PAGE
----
Letter: Low Income Taxpayer Clinic Funding

Section of Taxation
Submission to the Federal Legislature

Low Income Taxpayer Clinic Funding, 1999–2000

DATE:  June 25, 1999

ABSTRACT: This letter to the House and Senate Appropriations Committees urges increased funding for Low Income Taxpayer Clinics in the 1999–2000 Treasury Department appropriations bill.

The Honorable Ted Stevens, Chairman, Senate Appropriations Comittee
The Honorable C.W. Young, Chairman, House Appropriations Comittee
The Honorable Robert C. Byrd, Ranking Member, Senate Appropriations Comittee
The Honorable David R. Obey, Ranking Member, House Appropriations Comittee
Ben Nighthorse Campbell, Chair, Senate
     Appropriations Subcomittee on Treasury and General Government
Jim Kolbe, Chair, House Appropriations
     Subcommittee on Treasury, Postal Service, and General Government
Byron L. Dorgan, Ranking Member, Senate Appropriations
     Subcomittee on Treasury and General Government
Steny H. Hoyer, Ranking Member, House Appropriations
     Subcommittee on Treasury, Postal Service, and General Government
William Roth, Chair, Senate Finance Committee
Bill Archer, Chair, House Ways and Means Committee
Daniel Patrick Moynihan, Ranking Member, Senate Finance Committee
Charles Rangel, Ranking Member, House Ways and Means Committee
Ronald E. Rubin, Secretary, Department of the Treasury

Charles O. Rossotti, Commissioner, Internal Revenue
Donald C. Lubick, Assistant Secretary (Tax Policy), Department of Treasury

Dear Mr. Chairman and Ranking Member:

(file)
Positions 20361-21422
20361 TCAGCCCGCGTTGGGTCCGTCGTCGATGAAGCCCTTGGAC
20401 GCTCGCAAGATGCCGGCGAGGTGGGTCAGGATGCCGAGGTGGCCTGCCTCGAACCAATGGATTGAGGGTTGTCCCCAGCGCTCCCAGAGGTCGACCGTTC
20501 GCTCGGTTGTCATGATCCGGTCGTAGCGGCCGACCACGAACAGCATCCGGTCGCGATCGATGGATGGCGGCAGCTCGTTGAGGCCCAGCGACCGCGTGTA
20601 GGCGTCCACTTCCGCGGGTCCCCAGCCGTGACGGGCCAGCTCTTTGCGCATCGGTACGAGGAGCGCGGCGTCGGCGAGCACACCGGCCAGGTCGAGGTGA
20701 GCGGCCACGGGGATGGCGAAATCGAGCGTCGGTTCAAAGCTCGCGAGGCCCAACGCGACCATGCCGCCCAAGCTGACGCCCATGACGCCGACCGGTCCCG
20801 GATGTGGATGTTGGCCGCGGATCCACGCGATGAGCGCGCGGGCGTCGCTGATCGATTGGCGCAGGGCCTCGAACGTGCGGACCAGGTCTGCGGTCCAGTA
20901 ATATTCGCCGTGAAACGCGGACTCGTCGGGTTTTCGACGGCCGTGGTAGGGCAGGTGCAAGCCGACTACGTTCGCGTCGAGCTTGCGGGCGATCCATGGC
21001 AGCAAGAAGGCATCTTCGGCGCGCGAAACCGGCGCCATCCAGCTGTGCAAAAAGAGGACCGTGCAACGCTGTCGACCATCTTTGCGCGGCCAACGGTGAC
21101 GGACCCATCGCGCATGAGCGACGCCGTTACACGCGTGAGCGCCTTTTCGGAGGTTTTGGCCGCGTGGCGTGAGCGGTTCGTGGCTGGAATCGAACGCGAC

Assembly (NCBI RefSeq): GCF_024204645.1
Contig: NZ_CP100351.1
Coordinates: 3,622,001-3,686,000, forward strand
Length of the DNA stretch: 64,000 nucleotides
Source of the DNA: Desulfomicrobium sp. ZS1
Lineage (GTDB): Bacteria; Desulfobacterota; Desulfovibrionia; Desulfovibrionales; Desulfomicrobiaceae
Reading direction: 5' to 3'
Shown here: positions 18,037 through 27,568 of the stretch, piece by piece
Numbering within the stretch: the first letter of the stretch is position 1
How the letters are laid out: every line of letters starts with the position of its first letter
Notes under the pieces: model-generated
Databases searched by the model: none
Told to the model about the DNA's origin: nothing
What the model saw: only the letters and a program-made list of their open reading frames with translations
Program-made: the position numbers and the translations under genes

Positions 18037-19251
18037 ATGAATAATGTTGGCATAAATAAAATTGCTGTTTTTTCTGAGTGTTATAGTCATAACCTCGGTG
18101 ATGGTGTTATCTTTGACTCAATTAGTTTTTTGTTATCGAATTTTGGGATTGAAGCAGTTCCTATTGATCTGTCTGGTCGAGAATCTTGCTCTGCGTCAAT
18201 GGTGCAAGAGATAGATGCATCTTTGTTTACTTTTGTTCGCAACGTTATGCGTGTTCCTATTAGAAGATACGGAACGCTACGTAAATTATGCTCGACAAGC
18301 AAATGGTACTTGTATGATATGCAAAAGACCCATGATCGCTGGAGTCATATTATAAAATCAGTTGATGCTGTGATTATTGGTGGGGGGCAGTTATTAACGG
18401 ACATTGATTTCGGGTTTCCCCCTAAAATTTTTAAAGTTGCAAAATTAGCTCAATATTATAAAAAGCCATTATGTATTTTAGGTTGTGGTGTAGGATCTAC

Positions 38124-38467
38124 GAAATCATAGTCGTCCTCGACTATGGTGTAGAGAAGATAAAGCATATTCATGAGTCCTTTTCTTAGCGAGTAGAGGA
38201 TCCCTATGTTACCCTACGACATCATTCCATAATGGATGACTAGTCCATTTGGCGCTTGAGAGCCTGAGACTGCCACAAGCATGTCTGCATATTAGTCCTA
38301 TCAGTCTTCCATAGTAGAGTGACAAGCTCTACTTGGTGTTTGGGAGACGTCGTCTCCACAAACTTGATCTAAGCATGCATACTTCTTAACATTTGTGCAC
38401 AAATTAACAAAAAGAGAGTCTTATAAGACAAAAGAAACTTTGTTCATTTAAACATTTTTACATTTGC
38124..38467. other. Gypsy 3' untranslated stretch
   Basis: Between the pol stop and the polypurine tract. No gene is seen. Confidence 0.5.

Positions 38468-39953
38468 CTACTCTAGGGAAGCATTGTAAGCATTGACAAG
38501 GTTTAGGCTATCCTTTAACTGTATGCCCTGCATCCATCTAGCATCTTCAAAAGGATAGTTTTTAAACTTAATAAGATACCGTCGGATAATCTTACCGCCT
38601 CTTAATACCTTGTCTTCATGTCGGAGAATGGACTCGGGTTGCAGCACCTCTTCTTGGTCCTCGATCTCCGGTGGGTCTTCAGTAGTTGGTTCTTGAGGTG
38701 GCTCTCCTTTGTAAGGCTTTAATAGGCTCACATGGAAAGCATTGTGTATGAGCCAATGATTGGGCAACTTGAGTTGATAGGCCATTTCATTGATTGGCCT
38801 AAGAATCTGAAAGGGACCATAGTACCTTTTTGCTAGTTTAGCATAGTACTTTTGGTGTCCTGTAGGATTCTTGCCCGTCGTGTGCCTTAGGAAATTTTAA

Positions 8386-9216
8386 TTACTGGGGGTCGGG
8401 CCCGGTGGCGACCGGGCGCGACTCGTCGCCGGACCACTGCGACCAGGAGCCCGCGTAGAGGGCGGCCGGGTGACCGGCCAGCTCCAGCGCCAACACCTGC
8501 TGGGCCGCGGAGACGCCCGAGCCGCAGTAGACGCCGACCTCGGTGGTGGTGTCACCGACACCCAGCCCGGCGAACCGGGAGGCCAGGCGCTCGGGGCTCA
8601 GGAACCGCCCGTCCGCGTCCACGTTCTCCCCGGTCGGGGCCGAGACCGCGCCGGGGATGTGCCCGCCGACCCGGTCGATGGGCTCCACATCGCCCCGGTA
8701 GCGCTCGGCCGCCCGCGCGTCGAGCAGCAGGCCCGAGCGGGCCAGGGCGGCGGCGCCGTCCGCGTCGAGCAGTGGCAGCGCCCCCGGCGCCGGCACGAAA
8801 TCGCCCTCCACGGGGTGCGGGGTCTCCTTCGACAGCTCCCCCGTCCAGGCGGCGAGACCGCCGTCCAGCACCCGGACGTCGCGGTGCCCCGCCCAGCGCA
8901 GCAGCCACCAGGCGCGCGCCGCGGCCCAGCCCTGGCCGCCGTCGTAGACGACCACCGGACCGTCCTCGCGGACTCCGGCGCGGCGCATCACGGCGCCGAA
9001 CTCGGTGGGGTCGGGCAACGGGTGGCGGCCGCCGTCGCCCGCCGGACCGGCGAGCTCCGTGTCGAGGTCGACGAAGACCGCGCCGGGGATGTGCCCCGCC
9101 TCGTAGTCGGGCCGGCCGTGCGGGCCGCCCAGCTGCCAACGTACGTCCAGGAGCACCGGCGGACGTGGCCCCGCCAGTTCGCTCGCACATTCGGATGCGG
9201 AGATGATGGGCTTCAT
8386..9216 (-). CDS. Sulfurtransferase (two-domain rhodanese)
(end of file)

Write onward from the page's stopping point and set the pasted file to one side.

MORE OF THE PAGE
The American Bar Association Section of Taxation urges that the appropriation for low income taxpayer clinics in the 1999–2000 Treasury/Postal Appropriations bill be significantly increased, from $2 million to $4 million. The views expressed herein are presented on behalf of the Section of Taxation. They have not been approved by the House of Delegates or the Board of Governors of the American Bar Association and, therefore, should not be construed as representing the policy of the Association.

As you know, section 7526 of the Internal Revenue Code, enacted in the IRS Restructuring and Reform Act of 1998, authorizes the IRS to award $6 million per year in matching grants to low income taxpayers clinics. This provision was recommended to the Congress by the National Commission on Restructuring the Internal Revenue Service in its 1997 Report to the Congress, "A Vision for a New IRS, Report of the National Commission on Restructuring the Internal Revenue Service." In its first year of operation, Congress appropriated $2 million for this program. This amount is insufficient on an ongoing basis if the program is to be allowed to grow and expand to serve the public goals for which it was intended. We believe the amount should be increased to $4 million at this time.